Stress taken care of by st. Joseph – Pontiff tells how anxiety he sometimes experienced as bishop of Buenos Aires disappeared after his elevation to papacy
Francis: ‘There is corruption in the Vatican. But I am at peace’ Photograph: Tony Gentile/Reuters
(Note: As we have already written in the earlier post Francis’ bitter critics like US Cardinal Raymond Burke and his political Italian ally Matteo Salvini, the right wing Italian nationalist who is a staunch supporter of US President Trump are now out in the open supporting the right wing Catholics in the Church and politicians in society.
Indirectly at least Francis admits that they give him stress and sleepless nights. On those occasions he writes letters to St.Joseph and make him rest sleeplessly on those letters while he sleeps peacefully in his bed. That Is the tranquilizers he uses to get sleep.
What we all can do is to pray for both Cardinal Burke and President Trump so that they get better light from Jesus the Light of the World. Probably He is just sleeping away purposely in the boat of Peter to teach both Trump and Burke a bitter lesson, and in desperation to go and shout: “Lord, Lord, wake up please, the Bark of Peter is sinking, please wake up and save us.” james kottoor, editor)
Pope Francis has shrugged off recent reports of in-fighting in the Vatican and other stresses of his job, joking: “I am not on tranquilisers.”“There is corruption in the Vatican. But I am at peace,” the pontiff said in an interview with Italy’s Corriere della Sera, published on Thursday.
In unusually revealing comments, the erstwhile Jorge Bergoglio reveals how feelings of anxiety he sometimes experienced while he was bishop of Buenos Aires disappeared after his elevation to the papacy. And he insists that he is losing no sleep over the manoeuvring of conservatives opposed to his reforms of church teaching and governance.
The 80-year-old says his secret for dealing with stress is to write down all his problems in letters to Saint Joseph. He then places the missives under a statue of the man described in the Bible as the carpenter father of Jesus.
“And now he is sleeping on a mattress of letters! That’s why I sleep well: it is the grace of God. I always sleep six hours. And I pray,” Francis said. The pope’s reform drive has run into opposition from conservative cardinals and entrenched interests within the Vatican bureaucracy. Tensions have appeared to be running particularly high of late.
Francis last month dismissed the head of the Knights of Malta after the ancient order challenged his authority in a dispute seen as being linked to a broader row over the direction of the church.And the last week has seen a series of anti-pope posters plastered all over Rome. Asked how he dealt with such tensions and the challenges he faces, Francis quipped: “I’m not on tranquilisers.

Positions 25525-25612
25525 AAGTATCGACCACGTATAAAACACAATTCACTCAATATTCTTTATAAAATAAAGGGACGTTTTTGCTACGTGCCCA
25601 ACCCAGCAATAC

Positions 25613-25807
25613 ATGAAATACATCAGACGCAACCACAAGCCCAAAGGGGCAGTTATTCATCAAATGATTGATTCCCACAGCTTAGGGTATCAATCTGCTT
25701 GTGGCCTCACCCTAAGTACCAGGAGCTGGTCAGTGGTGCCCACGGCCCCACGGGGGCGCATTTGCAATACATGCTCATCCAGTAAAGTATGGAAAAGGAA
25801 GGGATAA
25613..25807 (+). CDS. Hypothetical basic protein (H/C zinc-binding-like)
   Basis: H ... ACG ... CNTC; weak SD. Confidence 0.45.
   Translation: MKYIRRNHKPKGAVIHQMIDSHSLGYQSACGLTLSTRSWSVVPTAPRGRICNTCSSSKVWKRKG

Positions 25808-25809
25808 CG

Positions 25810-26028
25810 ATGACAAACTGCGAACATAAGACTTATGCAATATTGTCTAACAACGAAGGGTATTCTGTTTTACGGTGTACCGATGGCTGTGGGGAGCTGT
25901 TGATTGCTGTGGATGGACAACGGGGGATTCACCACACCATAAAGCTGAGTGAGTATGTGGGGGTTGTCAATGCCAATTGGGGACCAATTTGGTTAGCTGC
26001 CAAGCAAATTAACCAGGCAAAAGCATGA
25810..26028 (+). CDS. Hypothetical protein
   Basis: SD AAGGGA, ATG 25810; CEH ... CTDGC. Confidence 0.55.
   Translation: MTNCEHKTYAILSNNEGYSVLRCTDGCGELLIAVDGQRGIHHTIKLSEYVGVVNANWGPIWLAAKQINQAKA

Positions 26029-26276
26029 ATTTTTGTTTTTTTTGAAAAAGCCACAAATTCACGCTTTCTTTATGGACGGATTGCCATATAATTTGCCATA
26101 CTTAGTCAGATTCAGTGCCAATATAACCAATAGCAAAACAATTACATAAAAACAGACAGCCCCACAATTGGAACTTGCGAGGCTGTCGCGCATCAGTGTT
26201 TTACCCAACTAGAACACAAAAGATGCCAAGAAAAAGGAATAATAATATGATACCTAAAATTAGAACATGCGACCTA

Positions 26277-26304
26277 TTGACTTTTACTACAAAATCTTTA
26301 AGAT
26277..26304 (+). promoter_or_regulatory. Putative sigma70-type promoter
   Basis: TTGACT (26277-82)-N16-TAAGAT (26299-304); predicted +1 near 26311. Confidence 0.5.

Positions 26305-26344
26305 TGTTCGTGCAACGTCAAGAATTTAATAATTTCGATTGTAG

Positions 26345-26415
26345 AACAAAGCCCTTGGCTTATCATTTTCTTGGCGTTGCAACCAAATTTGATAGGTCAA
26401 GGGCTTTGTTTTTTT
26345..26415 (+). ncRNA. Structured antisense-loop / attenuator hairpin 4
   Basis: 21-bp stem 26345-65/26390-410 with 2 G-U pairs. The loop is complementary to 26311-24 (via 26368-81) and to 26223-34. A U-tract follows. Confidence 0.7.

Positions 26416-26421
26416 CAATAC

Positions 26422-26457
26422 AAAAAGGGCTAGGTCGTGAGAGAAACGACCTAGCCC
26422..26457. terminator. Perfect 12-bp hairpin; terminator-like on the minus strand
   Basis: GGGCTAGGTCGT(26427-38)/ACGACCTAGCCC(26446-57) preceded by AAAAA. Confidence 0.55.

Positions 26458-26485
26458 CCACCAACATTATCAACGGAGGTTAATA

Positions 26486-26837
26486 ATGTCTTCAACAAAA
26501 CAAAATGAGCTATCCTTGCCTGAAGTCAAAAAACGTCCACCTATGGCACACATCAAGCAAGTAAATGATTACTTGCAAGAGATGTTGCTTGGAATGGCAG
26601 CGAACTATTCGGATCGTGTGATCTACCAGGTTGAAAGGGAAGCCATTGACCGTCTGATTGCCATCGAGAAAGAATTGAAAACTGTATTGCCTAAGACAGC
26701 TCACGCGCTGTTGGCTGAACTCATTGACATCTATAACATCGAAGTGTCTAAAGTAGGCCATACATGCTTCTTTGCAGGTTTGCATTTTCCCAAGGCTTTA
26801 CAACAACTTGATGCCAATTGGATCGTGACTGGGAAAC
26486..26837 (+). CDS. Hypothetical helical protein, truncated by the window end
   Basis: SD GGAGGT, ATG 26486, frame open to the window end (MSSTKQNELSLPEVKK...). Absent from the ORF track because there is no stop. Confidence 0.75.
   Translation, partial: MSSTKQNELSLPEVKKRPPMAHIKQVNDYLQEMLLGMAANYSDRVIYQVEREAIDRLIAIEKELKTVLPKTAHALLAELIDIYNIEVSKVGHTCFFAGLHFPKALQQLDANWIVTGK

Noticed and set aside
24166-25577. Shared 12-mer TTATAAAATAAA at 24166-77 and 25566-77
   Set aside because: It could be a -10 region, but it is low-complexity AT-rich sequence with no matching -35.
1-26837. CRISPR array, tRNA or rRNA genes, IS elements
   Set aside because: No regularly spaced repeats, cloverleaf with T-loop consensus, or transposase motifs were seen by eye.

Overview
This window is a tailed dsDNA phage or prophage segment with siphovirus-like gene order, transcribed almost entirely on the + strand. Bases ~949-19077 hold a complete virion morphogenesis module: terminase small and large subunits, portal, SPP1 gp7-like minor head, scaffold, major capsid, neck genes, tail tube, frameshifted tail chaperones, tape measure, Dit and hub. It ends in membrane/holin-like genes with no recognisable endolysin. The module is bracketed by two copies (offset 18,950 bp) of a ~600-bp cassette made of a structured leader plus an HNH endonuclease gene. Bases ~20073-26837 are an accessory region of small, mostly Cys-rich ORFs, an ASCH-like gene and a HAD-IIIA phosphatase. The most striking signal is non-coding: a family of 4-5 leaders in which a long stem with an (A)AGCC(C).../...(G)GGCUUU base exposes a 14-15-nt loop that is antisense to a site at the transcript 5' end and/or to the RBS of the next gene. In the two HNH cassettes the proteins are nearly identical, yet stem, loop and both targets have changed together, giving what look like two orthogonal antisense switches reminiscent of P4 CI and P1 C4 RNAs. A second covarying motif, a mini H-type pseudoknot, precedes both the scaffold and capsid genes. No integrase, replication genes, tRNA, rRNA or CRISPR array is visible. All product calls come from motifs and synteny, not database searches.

A powerful American cardinal (Burke) who is engaged in a bitter feud with Pope Francis has met Matteo Salvini, the rightwing Italian nationalist who is a staunch supporter of Donald Trump and has praised Benito Mussolini. The reported meeting between Cardinal Raymond Burke and Salvini, the head of the Northern League party, is a sign that intense divisions between traditionalists and the pope are becoming increasingly political
Pope Francis’s harshest critics are aligning themselves with Trump and his acolytes around the world, including Matteo Salvini
Cardinal Burke, the unofficial head of the most conservative elements within the Catholic church, praised Trump after his election. Photograph: Alessandro Bianchi
Pope Francis’s allies in the church, who back his message of inclusion and support for immigrants, are speaking out against the US president’s travel ban against refugees and immigrants from majority-Muslim countries. Cardinal Joseph Tobin of Newark, New Jersey, who was recently promoted by Francis, called Trump’s executive order “the opposite of what it means to be an American.” Tobin has also suggested that Trump is a conman.
“The Italians offer a good lesson – to live in peace you need a healthy ‘couldn’t care less’ attitude. I don’t mind telling you that what I am going through is a completely new experience for me.“In Buenos Aires I was more anxious, I admit it. I felt more tense and worried. Basically I wasn’t like I am now.”
“From the moment I was elected I had a very particular feeling of profound peace. And that has never left me. I am at peace. I don’t know how to explain it.” In what may have been an allusion to opponents led by the US cardinal Raymond Burke, Francis implied he had made his intentions clear in meetings with other senior clerics before his election. “In the general assemblies we discussed the Vatican’s problems, we discussed reforms. Everyone wanted them,” he said.